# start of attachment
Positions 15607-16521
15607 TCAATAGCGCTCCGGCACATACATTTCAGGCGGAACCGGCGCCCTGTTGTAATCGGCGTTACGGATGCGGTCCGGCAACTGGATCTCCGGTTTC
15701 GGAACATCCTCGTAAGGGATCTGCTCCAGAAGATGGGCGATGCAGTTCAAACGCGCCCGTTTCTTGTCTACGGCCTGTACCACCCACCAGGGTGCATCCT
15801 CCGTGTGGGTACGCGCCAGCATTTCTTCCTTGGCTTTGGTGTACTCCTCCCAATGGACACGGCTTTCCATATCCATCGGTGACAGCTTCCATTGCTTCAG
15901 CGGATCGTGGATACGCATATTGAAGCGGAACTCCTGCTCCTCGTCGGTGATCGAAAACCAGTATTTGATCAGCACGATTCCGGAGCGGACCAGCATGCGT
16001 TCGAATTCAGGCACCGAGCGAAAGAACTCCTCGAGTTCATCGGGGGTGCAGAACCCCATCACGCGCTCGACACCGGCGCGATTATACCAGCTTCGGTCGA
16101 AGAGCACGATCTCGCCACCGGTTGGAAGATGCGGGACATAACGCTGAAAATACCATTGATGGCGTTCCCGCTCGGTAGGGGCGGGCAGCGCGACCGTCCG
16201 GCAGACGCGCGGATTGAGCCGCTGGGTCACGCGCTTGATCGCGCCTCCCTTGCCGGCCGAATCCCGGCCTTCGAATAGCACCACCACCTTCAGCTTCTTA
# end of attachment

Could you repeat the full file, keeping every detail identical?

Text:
Positions 15607-16521
15607 TCAATAGCGCTCCGGCACATACATTTCAGGCGGAACCGGCGCCCTGTTGTAATCGGCGTTACGGATGCGGTCCGGCAACTGGATCTCCGGTTTC
15701 GGAACATCCTCGTAAGGGATCTGCTCCAGAAGATGGGCGATGCAGTTCAAACGCGCCCGTTTCTTGTCTACGGCCTGTACCACCCACCAGGGTGCATCCT
15801 CCGTGTGGGTACGCGCCAGCATTTCTTCCTTGGCTTTGGTGTACTCCTCCCAATGGACACGGCTTTCCATATCCATCGGTGACAGCTTCCATTGCTTCAG
15901 CGGATCGTGGATACGCATATTGAAGCGGAACTCCTGCTCCTCGTCGGTGATCGAAAACCAGTATTTGATCAGCACGATTCCGGAGCGGACCAGCATGCGT
16001 TCGAATTCAGGCACCGAGCGAAAGAACTCCTCGAGTTCATCGGGGGTGCAGAACCCCATCACGCGCTCGACACCGGCGCGATTATACCAGCTTCGGTCGA
16101 AGAGCACGATCTCGCCACCGGTTGGAAGATGCGGGACATAACGCTGAAAATACCATTGATGGCGTTCCCGCTCGGTAGGGGCGGGCAGCGCGACCGTCCG
16201 GCAGACGCGCGGATTGAGCCGCTGGGTCACGCGCTTGATCGCGCCTCCCTTGCCGGCCGAATCCCGGCCTTCGAATAGCACCACCACCTTCAGCTTCTTA